If you want to make usb serial gadget support start at every boot (thus disabling the ability to manage the internal card library over USB - this will be annoying!), add this line to /etc/inittab on the device:

ttyGS0::askfirst:/sbin/getty -L ttyGS0 115200 vt100

... and add this line to /etc/init.d/rcS after "/bin/mount -t sysfs" :

/sbin/modprobe g_serial

If you'd prefer to have serial and ethernet, and made the kernel config change to enable it as described above, replace g_serial with g_cdc in the line above.

Once you've loaded the g_serial module one way or another and started a getty, you can connect the Kobo to your PC. When prompted for what to do, say "keep reading". You'll discover that the Kobo appears as a USB serial port that you can connect a terminal to. On a Linux host it should be /dev/ttyACMx (/dev/ttyACM0 if you have no other USB serial ports); check dmesg to be sure. You can use a terminal program like minicom, gtkterm or picoterm to talk to the port. The login is "root" and there is no password unless you set one later. You can transfer files using zmodem's rx command if you need to, use the usb ethernet module, or ftp them over wifi.

Unlike telnet over wifi, this serial console stays up no matter what antics nickel performs, and doesn't require the device to be open. It's similarly easy to use g_ether to expose an Ethernet interface or g_cdc to do both ethernet and serial at once. It's just a real pain that using them prevents the g_file_storage module used by the Kobo to manage the onboard memory from working!


  1. Hi

    I have my Kobo open now and a bus pirate hooked up to the serial header. The board clearly labels the pins (on the underside) as V, TX, RX and ground (starting from the top and moving down). V is just a supply voltage, so you don't need to use that. Signaling is 3.3V TTL and serial parameters are 115200 8 N 1.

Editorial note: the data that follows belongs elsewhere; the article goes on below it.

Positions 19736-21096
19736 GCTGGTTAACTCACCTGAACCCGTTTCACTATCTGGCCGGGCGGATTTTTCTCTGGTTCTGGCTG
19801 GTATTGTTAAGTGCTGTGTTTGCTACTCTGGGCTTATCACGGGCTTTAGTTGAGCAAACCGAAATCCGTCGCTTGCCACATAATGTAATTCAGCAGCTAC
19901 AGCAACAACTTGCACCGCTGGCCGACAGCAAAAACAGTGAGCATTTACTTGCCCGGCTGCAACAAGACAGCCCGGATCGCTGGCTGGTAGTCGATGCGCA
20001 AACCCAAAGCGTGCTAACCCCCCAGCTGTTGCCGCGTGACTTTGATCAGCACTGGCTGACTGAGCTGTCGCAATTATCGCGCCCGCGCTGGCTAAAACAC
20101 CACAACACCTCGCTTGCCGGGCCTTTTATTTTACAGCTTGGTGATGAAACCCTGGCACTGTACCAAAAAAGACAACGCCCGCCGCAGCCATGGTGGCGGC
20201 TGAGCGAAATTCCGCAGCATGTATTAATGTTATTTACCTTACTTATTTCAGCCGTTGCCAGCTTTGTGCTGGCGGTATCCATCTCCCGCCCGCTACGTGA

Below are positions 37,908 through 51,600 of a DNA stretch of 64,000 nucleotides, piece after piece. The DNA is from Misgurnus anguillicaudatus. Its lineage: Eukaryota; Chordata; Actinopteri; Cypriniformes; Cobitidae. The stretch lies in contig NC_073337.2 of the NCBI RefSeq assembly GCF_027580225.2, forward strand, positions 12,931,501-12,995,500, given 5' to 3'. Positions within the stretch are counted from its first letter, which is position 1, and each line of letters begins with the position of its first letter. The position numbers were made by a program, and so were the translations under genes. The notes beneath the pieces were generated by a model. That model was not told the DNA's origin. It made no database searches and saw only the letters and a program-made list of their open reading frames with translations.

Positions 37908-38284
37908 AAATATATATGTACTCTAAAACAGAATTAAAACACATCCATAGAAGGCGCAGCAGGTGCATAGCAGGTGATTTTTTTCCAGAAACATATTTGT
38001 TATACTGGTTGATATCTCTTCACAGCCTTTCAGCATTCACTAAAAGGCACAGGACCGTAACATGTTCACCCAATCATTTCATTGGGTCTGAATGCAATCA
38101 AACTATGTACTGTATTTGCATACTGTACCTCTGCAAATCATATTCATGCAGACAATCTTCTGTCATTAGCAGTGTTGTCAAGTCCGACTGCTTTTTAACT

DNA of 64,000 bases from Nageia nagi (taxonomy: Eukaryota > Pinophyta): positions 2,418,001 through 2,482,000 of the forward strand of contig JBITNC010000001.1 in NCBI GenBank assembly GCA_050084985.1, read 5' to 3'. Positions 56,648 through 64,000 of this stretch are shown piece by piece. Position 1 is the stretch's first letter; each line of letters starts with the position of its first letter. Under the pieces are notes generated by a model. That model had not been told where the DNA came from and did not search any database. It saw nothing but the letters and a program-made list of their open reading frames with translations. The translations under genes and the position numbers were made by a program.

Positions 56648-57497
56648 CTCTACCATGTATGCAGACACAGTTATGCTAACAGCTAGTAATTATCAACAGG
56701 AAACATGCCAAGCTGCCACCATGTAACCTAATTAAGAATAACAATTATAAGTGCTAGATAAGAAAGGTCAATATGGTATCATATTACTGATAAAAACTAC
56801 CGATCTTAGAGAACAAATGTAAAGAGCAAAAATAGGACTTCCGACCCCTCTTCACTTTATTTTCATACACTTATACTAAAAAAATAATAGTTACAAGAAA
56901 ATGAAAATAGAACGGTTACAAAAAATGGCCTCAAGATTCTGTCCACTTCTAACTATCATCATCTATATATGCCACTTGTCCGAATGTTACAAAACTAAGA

2. hi,

    it happens that I'm trying to use another arm target running linux (pandaboard A3) as an USB device by using and OTG connector available on the board. I wanna use it with the g_serial module to communicate with a host pc. When I boot the panda with the proper usb cable connected I just have to load the g_serial module and the panda gets enumerated and I can connect via /dev/ttyACM0 device. The problem is when I unplug the board or boot it without being connected to the host. No matter how many times I load or remove-reload the module the board never gets enumerated again. I would like to know if you have any comments about, because this is really important and I can not find a way to overcome that issue. Thanks in advance, best regards, Vj

    1. I don't have a PandaBoard, so I really couldn't say. If it's running a vaguely recent kernel maybe ask on LKML, otherwise ask the PandaBoard people. It could be to do with how USB OTG works on the board, it could be a kernel issue, it could be practically anything.